An estuary is a semi-enclosed coastal body of water with one or more rivers or streams flowing into it, and with a free connection to the open sea.Estuaries are often associated with high rates of biological productivity.
An estuary is typically the tidal mouth of a river (aestus is Latin for tide), and estuaries are often characterized by sedimentation or silt carried in from terrestrial runoff and, frequently, from offshore. They are made up of brackish water. Estuaries are more likely to occur on submerged coasts, where the sea level has risen in relation to the land; this process floods valleys to form rias and fjords. These can become estuaries if there is a stream or river flowing into them. Large estuaries, like Chesapeake Bay and Puget Sound, often have many streams flowing into them and can have complex shapes. Estuaries are often given names like bay, sound, fjord, etc. The terms are not mutually exclusive. Where an enormous volume of river water enters the sea (as, for example, from the Amazon into the South Atlantic) its estuary could be considered to extend well beyond the coast. Estuarine circulation is common in estuaries; this occurs when fresh or brackish water flows out near the surface, while denser saline water flows inward near the bottom. Anti-estuarine flow is its opposite, in which dense water flows out near the bottom and less dense water circulates inward at the surface. These two terms, however, have a broader oceanographic application that extends beyond estuaries proper, such as in describing the circulation of nearly-closed ocean basins. Estuaries are marine environments, whose pH, salinity, and water level are varying, depending on the river that feeds the estuary and the ocean from which it derives its salinity (oceans and seas have different salinity levels). The time it takes an estuary to completely cycle is called flushing time. As ecosystems, the estuaries are under great threat from human activities. They are small, in demand, impacted by events far upstream or out at sea, and concentrate materials such as pollutants and sediments.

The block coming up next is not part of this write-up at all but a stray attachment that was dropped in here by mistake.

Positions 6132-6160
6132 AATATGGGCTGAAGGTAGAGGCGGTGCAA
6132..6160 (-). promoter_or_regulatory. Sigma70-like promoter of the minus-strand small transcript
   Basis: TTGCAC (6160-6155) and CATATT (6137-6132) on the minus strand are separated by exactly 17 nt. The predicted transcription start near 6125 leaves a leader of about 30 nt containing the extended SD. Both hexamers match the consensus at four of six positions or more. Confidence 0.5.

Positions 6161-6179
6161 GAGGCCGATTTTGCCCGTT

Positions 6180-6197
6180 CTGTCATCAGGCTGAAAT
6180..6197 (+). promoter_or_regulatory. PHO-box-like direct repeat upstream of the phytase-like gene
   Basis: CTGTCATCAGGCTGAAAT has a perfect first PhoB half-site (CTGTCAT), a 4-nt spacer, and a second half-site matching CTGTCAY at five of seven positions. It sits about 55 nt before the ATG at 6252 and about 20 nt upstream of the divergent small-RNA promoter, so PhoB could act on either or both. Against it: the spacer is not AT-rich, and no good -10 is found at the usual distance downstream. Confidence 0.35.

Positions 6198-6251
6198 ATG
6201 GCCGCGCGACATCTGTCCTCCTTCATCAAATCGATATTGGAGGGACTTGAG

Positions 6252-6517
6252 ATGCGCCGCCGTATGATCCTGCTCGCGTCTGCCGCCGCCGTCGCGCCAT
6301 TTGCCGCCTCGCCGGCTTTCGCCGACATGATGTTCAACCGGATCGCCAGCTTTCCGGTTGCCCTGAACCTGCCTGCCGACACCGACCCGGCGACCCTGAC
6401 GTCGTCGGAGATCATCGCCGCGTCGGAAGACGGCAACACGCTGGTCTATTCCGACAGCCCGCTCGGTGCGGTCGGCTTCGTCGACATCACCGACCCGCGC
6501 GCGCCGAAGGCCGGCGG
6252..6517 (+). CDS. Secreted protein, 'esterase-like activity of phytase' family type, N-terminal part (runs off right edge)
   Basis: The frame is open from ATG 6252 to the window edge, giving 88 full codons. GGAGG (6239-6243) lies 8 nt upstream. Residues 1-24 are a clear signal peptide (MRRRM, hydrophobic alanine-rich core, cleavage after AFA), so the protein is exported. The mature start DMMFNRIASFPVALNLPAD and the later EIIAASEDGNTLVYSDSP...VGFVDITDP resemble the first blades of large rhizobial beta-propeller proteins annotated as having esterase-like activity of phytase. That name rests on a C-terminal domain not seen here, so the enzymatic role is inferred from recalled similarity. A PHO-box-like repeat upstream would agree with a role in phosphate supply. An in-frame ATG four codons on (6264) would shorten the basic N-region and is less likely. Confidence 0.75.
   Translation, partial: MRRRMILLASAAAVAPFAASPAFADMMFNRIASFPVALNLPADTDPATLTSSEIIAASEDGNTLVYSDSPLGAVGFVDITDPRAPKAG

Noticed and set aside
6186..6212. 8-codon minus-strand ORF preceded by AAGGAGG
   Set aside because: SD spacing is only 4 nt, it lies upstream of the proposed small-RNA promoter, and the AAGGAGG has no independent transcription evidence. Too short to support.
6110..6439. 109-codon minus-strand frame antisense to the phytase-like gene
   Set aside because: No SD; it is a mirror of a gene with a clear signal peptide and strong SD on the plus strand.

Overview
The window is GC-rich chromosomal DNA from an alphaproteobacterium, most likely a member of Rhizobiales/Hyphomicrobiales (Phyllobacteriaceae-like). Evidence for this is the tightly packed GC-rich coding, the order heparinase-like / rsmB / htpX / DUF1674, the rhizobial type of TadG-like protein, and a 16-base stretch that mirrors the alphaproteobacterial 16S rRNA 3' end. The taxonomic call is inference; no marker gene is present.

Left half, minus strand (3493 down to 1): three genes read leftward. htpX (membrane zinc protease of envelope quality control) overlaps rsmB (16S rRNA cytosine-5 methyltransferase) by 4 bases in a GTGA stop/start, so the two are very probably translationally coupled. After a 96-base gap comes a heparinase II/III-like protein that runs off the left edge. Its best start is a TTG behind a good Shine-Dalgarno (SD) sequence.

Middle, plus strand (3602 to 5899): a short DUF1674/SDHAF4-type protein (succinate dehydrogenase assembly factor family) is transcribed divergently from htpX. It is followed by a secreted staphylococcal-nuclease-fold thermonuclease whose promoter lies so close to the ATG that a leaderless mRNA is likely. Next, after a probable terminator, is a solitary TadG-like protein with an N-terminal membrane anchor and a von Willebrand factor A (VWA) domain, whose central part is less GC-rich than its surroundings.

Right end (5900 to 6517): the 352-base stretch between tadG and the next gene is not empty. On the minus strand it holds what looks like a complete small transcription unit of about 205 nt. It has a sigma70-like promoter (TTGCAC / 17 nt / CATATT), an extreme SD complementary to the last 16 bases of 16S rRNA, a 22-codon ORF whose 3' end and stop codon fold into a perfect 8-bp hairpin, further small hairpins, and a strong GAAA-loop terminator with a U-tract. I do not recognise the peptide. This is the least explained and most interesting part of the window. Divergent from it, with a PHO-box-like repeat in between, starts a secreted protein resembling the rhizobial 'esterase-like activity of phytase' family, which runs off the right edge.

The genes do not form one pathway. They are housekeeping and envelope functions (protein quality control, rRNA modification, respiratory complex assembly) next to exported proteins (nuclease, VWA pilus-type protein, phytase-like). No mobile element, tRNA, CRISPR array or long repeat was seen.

Classes of estuary
River output greatly exceeds marine input; there is little mixing, and thus a sharp contrast between fresh surface water and saline bottom water.
River output and marine input are more even, with river flow still dominant; turbulence induces more mixing of salt water upward than the reverse.
River output is less than the marine input. Here, turbulence causes mixing of the whole water column, such that salinity varies more longitudinally rather than vertically.
River output is much less than marine input, such that the freshwater contribution is negligible; longitudinal salinity variation only.
Located in regions with high evaporation, there is no freshwater input and in fact salinity increases inland; overall flow is inward at the surface, downwells at the inland terminus, and flows outward subsurface.
Estuary type varies dramatically depending on freshwater input, and is capable of changing from a wholly marine embayment to any of the other estuary types.
Grouped by structure rather than circulation, there are other types of estuaries. Bar-built estuaries are effectively synonymous with barrier island lagoons, such as Texas’s Laguna Madre. Tectonic estuaries form when the sea floods a geologically subsident region, coastal plain estuaries are flooded river valleys, and fjords are submerged glacier-eroded valleys.